“We Should Learn Both”: On Teaching Japanese in Small-town Ohio

Akiko Kawano Jones is teaching professor emeritus at Bowling Green State University, where she has been teaching Japanese language and culture courses for 40 years. She shared with Midstory her experience as a foreign language teacher and how her perceptions of Japanese and American cultures have evolved into what they are today. Cover graphic by Ruth Chang and Drishti Bansal for Midstory.

This story is part of “Asian in Ohio,” an interactive gallery exploring the landscape of Ohio and the Asian and Asian American individuals who call it home through narratives, data, mapping and film.

Hailing from Nishinomiya, Japan, Akiko Kawano Jones came to the United States in 1970.

She studied as a graduate student at Bucknell University, where she soon began teaching as an assistant in the Japanese program. She also taught at a local Pennsylvania high school, loving the whole experience so much that she stayed for years longer than she had originally intended.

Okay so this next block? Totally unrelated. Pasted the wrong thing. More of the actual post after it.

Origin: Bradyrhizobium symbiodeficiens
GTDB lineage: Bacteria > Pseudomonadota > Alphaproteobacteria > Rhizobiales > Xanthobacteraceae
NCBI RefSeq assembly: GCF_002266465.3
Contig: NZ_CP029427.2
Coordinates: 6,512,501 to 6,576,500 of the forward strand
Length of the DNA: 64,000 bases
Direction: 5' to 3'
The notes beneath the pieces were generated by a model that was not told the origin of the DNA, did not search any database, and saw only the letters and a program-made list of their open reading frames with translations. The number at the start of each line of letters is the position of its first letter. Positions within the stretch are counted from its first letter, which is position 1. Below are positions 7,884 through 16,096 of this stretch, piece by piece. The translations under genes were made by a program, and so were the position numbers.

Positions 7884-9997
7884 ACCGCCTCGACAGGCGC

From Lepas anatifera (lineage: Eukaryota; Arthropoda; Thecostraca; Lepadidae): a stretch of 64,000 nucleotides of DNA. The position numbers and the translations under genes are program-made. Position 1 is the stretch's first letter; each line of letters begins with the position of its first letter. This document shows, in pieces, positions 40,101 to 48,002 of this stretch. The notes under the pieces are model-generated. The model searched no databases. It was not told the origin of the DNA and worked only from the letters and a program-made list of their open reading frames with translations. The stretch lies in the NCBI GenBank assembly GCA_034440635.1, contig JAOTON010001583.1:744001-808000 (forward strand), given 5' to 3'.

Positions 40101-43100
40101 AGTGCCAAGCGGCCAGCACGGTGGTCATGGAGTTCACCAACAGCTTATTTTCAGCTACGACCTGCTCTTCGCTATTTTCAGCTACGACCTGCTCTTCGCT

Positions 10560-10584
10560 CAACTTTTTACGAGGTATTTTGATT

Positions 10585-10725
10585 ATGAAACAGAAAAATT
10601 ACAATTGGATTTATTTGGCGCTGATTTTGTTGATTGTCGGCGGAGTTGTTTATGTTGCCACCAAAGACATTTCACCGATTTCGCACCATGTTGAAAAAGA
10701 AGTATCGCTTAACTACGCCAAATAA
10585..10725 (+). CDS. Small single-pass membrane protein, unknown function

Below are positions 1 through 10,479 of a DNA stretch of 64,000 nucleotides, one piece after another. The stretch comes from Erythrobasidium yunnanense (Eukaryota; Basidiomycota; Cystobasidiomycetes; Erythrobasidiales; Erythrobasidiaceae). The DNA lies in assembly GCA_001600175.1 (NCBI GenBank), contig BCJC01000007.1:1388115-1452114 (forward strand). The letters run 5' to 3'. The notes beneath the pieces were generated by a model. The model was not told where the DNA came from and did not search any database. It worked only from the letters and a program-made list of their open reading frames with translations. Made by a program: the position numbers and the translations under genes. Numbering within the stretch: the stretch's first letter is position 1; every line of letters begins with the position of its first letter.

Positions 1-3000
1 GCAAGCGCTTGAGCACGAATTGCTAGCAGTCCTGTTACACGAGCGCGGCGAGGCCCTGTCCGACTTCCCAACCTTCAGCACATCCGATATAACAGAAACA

“I loved it and they wanted me to stay,” Kawano Jones said. “So I just told my parents I would like to stay another year, and another year, and then ended up [staying] for four years.”

Then Kawano Jones got married and moved with her husband to Tuba City, a town on a Native American reservation in Arizona, where she taught English to classes of mainly Navajo and Hopi children. There she faced a similar quandary:

“I fell in love, actually, being the teacher for the Indian children. So, I was the one asking my husband to stay another year,” Kawano Jones said.

When she eventually made her way to Bowling Green, Ohio, and started teaching at BGSU in 1983, she brought her passion with her. She would teach there for the next 40 years, building up a base of appreciation for Japanese culture with her students, starting with the basics.